The Verge reported today that Microsoft CEO Steve Ballmer made some very interesting and candid statements regarding Microsoft’s current position in the mobile space.

….CEO Steve Ballmer was refreshingly realistic about the company’s struggles in smartphones and tablets. “Mobile devices. We have almost no share,” he admitted on stage, before noting he didn’t know whether to be enthusiastic over his admission or uncomfortably tense.

“But I’m an optimistic guy, any time we have low market share sounds like upside opportunity to me.” That upside opportunity is the key reason Microsoft moved to secure Nokia’s phone business.

It’s clear that Mr. Ballmer feels somewhat liberated to speak freely about Microsoft and their position in the world in light of his impending departure but there are serious questions about what benefits this Nokia acquisition will bring.

I’ve been saying for years now (much to the chagrin of many of you) that Windows Phone just wasn’t happening. It’s a little vindicating to see Mr. Ballmer acknowledge that but it seems that there is nothing but a set of very tough choices ahead for Microsoft.

I continue to see the greatest challenge for the company as the fact that their ecosystem plans are set.

The ecosystem has to have a Metro, It has to have a Windows Phone with tiles, it’s too late to change any of the core pieces at this point. This all begs the question – what if Microsoft really needs to take a step back and re-evaluate things?

If a piece of the plan isn’t working, can Microsoft make any radical changes at this point?

They have acquired a phone maker now but we already know that it’s not going to be some new piece of technology that wins the mobile wars, it will be the design and User Experience that people are passionate about. Heck even Apple had to bow down and admit that UX is everything with IOS 7.

If Microsoft don’t have that basic flexibility, it’s kinda hard to see where they go next.

What do you think?

About the Author

Onuora Amobi is the Founder and VP of Digital Marketing at Learn About The Web Inc. Onuora has more than a decade of information security, project management and management consulting experience. He has specialized in the management and deployment of large scale ERP client/server systems.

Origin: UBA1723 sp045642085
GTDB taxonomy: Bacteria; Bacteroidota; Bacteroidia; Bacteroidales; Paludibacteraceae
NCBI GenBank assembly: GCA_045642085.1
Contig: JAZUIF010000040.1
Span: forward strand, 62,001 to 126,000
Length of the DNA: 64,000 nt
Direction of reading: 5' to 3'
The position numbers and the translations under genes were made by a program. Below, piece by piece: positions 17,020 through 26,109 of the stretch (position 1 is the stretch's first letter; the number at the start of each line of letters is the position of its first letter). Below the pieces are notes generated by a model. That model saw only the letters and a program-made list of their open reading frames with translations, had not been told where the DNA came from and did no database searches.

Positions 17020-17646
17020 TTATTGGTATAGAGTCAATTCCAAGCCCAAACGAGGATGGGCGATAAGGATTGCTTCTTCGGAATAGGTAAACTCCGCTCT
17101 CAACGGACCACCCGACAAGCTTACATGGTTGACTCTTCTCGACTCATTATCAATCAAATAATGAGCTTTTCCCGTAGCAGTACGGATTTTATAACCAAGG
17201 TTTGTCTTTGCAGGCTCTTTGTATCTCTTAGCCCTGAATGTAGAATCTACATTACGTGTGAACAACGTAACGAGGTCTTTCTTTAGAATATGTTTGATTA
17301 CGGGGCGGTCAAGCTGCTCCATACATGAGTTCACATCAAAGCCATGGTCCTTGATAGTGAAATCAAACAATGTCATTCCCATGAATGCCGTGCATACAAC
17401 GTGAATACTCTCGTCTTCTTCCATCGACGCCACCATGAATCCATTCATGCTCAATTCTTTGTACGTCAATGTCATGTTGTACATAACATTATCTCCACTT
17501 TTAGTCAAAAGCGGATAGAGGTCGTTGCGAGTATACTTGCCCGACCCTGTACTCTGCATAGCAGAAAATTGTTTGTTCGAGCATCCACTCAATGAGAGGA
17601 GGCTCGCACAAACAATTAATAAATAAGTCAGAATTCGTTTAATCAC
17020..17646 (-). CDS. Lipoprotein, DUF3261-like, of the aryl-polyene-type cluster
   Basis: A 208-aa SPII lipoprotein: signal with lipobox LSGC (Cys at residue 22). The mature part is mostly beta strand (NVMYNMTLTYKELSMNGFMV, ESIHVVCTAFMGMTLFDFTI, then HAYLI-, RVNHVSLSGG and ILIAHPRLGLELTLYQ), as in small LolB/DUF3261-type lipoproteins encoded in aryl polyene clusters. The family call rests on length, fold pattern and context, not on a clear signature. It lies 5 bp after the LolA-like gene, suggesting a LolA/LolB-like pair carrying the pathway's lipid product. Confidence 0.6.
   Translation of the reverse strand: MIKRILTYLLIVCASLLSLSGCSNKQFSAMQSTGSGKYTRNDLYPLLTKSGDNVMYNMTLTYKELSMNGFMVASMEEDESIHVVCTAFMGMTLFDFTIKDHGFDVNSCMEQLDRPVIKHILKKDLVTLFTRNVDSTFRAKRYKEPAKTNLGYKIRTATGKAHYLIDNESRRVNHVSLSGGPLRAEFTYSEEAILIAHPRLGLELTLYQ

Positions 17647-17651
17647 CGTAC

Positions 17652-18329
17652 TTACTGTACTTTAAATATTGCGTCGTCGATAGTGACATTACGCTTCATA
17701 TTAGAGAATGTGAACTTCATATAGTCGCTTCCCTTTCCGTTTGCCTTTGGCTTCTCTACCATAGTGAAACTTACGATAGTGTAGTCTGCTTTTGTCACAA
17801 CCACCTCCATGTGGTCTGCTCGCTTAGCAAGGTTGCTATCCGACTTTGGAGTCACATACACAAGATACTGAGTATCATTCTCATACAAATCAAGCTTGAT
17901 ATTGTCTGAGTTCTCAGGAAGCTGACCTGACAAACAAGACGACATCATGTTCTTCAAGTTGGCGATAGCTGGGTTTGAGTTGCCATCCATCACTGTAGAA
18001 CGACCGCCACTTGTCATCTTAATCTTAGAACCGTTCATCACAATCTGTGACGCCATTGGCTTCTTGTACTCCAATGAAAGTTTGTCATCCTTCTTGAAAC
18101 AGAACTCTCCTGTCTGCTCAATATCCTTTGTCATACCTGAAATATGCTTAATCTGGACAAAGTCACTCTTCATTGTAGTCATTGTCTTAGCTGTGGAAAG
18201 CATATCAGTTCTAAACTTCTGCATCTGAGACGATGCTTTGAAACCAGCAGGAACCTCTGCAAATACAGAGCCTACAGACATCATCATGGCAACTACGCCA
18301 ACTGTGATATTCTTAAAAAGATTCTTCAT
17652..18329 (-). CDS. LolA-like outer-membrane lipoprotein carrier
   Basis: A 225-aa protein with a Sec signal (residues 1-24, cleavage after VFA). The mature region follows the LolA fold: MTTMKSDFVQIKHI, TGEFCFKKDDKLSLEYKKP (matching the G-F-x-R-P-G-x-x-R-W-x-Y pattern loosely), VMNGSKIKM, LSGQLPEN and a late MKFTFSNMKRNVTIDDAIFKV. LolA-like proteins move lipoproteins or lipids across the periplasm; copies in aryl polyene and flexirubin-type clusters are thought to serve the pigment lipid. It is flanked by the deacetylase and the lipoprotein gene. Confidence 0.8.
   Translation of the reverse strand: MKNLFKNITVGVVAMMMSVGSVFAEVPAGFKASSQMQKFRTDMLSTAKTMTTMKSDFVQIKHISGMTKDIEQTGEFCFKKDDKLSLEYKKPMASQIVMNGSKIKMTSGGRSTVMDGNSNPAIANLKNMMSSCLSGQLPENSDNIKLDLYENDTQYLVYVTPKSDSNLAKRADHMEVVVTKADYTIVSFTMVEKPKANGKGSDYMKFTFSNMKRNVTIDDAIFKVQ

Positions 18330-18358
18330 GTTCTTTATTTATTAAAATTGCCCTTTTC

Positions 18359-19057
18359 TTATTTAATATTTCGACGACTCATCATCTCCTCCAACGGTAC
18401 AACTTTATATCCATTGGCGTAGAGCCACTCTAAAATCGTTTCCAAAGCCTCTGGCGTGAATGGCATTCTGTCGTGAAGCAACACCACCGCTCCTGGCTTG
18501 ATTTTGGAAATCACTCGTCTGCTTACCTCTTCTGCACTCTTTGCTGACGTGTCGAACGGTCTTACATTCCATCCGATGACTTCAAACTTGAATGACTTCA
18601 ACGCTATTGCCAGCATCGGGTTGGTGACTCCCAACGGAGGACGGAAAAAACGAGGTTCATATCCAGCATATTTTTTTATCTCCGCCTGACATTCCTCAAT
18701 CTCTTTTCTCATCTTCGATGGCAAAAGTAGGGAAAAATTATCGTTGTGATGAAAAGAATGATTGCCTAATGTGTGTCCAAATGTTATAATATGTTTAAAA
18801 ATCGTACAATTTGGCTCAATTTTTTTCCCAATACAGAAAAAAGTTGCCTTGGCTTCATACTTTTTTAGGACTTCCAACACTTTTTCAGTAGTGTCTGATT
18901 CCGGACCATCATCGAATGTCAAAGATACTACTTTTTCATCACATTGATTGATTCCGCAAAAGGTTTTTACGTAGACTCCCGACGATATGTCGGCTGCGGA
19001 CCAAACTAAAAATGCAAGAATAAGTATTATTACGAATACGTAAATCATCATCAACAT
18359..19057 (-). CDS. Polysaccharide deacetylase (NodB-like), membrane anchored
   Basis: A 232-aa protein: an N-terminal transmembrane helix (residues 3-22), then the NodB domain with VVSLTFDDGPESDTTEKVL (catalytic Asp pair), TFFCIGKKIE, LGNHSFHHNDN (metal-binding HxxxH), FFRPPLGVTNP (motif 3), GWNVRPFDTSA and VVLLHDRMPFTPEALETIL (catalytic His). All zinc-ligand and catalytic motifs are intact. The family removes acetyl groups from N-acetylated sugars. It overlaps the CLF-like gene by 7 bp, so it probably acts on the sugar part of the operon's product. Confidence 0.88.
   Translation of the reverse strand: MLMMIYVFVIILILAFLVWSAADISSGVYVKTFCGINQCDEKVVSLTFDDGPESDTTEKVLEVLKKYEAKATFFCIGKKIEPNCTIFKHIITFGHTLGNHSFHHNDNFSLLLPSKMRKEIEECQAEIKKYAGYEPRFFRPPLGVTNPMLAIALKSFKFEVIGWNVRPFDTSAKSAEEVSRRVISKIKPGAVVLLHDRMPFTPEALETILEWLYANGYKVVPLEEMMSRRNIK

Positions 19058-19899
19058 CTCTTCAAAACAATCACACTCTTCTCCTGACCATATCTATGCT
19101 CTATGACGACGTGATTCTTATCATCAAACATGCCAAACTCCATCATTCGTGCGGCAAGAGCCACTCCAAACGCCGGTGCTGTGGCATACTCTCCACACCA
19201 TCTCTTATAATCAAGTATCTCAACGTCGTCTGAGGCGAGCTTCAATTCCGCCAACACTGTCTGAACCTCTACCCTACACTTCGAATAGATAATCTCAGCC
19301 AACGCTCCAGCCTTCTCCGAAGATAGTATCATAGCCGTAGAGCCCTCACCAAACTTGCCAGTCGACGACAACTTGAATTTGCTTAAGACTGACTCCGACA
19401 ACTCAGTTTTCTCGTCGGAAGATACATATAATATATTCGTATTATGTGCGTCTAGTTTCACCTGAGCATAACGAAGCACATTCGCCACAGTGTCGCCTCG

In addition to being a former Microsoft MVP and the founder and editor of, he is the CEO of a Pasadena based online marketing education startup - Learn About The Web Inc. ( and The Redmond Cloud (

Related Posts

What in blue blazes! If you needed more proof that Microsoft wants to keep the Surface...

Stranger things have happened! Microsoft is contemplating a new key on the keyboard of...

Microsoft has just launched a new video series called Microsoft Unboxed, with the goal of...

  1. First, he never said Windows Phone “wasn’t happening.” He said the mobile share is extremely. But heck compare to Android, iOs is only doing a little bit better. It’s just like the article on another site where it says Microsoft “get’s real.” It’s a third option in a market already dominated by two extremely large competitors. It’s a lot of easier being first or being the first competitor, than it is being the third dog in the race. And actually it’s mainly in the U.S. where Microsoft has “almost no share.” We’re just different than other markets. Everything here is based on hype, style, favoritism, and fanboyism. They’ve made strides and will continue to grow as long as good hardware keeps coming out and they continue to improve the software with each update.

  2. People spend way too much time on their phones as it is. Onuora, I do not agree with your view on Windows Phone. It might take awhile for people to switch but I think it’ll happen. Like cars, I hardly ever buy from the same manufacturer time and time again.

    I checked out the new iPhones and they look so boring (and cheaply made) to me. Same as Android. I could care less about all the apps out there, and perhaps I’m in the minority here. It would only make a difference to me if I were in another ecosystem, such as Apple, which I’m not. Just like music groups who do not have much of an audience here in the States but have a great following otherwise, does not mean they’re losers.

  3. Personally I love Windows Phone 8. I used Android for like 4 years and just got tired of it. The WP8 UI was a refreshing change. There are relatively few apps that aren’t available for WP8 (at least in regards to the apps that I use).

  4. I think that it is often the case with humans that their opinions exceed their wisdom.

Leave a Reply